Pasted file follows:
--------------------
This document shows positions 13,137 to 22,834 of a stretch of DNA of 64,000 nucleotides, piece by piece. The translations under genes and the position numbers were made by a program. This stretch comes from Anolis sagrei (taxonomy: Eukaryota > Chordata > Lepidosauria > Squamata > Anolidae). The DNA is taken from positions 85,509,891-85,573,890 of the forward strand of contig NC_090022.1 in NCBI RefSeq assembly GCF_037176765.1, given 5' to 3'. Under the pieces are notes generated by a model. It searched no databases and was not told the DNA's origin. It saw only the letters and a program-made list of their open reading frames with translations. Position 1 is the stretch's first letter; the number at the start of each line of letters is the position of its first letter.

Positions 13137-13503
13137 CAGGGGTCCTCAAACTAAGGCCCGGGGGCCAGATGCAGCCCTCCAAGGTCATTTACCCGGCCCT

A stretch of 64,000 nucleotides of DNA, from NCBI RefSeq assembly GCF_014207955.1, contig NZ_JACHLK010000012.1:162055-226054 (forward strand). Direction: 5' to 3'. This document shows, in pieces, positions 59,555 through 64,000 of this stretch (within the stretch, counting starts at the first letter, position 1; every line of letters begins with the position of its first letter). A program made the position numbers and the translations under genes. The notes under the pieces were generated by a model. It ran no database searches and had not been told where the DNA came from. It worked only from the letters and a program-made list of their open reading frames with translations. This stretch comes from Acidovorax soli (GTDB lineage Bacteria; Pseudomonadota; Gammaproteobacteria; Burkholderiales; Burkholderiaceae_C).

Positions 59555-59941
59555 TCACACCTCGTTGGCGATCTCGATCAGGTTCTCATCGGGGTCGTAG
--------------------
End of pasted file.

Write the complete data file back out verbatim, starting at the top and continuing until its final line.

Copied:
This document shows positions 13,137 to 22,834 of a stretch of DNA of 64,000 nucleotides, piece by piece. The translations under genes and the position numbers were made by a program. This stretch comes from Anolis sagrei (taxonomy: Eukaryota > Chordata > Lepidosauria > Squamata > Anolidae). The DNA is taken from positions 85,509,891-85,573,890 of the forward strand of contig NC_090022.1 in NCBI RefSeq assembly GCF_037176765.1, given 5' to 3'. Under the pieces are notes generated by a model. It searched no databases and was not told the DNA's origin. It saw only the letters and a program-made list of their open reading frames with translations. Position 1 is the stretch's first letter; the number at the start of each line of letters is the position of its first letter.

Positions 13137-13503
13137 CAGGGGTCCTCAAACTAAGGCCCGGGGGCCAGATGCAGCCCTCCAAGGTCATTTACCCGGCCCT

A stretch of 64,000 nucleotides of DNA, from NCBI RefSeq assembly GCF_014207955.1, contig NZ_JACHLK010000012.1:162055-226054 (forward strand). Direction: 5' to 3'. This document shows, in pieces, positions 59,555 through 64,000 of this stretch (within the stretch, counting starts at the first letter, position 1; every line of letters begins with the position of its first letter). A program made the position numbers and the translations under genes. The notes under the pieces were generated by a model. It ran no database searches and had not been told where the DNA came from. It worked only from the letters and a program-made list of their open reading frames with translations. This stretch comes from Acidovorax soli (GTDB lineage Bacteria; Pseudomonadota; Gammaproteobacteria; Burkholderiales; Burkholderiaceae_C).

Positions 59555-59941
59555 TCACACCTCGTTGGCGATCTCGATCAGGTTCTCATCGGGGTCGTAG